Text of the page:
a hero’s graveyard

Zecharia’s Cemetery (Cill Sgàire) in Bragar, Isle of Lewis Zechariah or Zacharay Macaulay’s father was the Chamberlain of Lewis and owned the land around Valtos, Kneep and Reef. Zachary lived in the first part of the 18th century. He grew up to be a hero and well remembered in the oral tradition of Lewis. The... Continue Reading →

graveless murder victims

Uig is the southwestern part of the Isle of Lewis. Before the Clearances it was well populated, hardly anything of the settlements is left. Mealasta’s ruins at the end of the road remain unvisited by the tourist crowd. There’s not much to be seen but a few old walls. But these walls tell a story.... Continue Reading →

the aftermath

Crosbost cemetery, Isle of Lewis The morning of the first day of the year 1919 dawned but despite the light the day was as dark as a day could be for the islanders. Lewis was in shock, the death toll after the sinking of the HMY Iolaire slowly became apparent. She had taken 205 men... Continue Reading →

at the end of the road

Harris and Lewis are connected by one long major road, the backbone of the Longisle, really. Any time you detour from it, be it towards the West or towards the East, you are bound to discover things. Heading north from Tarbert, the first junction takes you to the western most point of Harris – Hushinish... Continue Reading →

silent watch

Beneath Craig Dhu, which to the clouds doth rise, Beside the Spey, a grassy graveyard lies. The great grey hill its silent watch doth keep O'er those lying in their last long sleep. Many men of the pen and of the sword came out of Badenoch, a history of battles fought and lost; great Clan... Continue Reading →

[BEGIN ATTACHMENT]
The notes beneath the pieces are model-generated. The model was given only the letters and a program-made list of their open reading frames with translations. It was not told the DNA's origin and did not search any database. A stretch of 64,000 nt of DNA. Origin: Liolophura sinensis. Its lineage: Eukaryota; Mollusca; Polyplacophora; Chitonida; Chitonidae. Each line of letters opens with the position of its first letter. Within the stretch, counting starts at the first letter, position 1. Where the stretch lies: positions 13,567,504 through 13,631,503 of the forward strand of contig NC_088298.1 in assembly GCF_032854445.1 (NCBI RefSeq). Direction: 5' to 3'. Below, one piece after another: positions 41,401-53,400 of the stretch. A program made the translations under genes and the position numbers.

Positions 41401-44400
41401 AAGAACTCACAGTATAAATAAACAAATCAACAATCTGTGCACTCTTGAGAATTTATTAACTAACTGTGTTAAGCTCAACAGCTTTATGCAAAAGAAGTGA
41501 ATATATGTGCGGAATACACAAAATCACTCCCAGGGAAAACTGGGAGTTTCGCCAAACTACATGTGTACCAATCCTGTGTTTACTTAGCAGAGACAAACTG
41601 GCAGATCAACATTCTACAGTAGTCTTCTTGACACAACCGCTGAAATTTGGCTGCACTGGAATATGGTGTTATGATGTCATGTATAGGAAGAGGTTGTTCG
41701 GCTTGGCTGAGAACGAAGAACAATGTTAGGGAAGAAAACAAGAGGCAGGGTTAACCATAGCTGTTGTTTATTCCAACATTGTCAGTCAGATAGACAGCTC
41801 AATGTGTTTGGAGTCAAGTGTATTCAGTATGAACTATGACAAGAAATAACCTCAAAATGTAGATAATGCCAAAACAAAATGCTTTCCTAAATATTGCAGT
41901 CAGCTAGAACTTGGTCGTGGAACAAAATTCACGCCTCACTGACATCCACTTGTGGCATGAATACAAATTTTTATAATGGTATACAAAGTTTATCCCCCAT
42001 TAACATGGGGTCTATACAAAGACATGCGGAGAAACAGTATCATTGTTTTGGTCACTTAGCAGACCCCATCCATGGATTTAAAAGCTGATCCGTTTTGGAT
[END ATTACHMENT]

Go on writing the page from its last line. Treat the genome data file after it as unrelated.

an axe wound, mass murder and lust

St Clement’s church, Rodel, Isle of Harris St Clement’s was built as a catholic church under David I, probably by one of the MacLeods of Harris but falling into disuse soon after completion. The Reformation had put an end to Catholicism on the island. It had most likely been a priory, two allegedly excisted on... Continue Reading →

The Fife Adventurers

Towards the end of  the 16th century, the Isle of Lewis was a wild, unruly, unhealthy and recalcitrant place. At least according to its King, James VI. It might have been quite a few of these things but educating his people was not what was really on the King’s mind when he took measures to... Continue Reading →

the mourning girl’s grave

The last Laird of Foyers was born in 1760. The estate still belonged to the family then because his grandfather had bequeathed it to his son, the last Laird's father, before he joined the Jacobite Rising in 1745. It was therefore safe, most of the other rebel properties in Scotland had been confiscated by the crown.... Continue Reading →

bullets, burnings and bread

There are three holes in the gravestone of Donald Fraser of Erchite, remains of a funeral that ended in a shooting, the holes are the marks the bullets left. It must have been the second half of the year 1745. The tragic battle of Culloden had left its mark on Scotland and indeed the area... Continue Reading →

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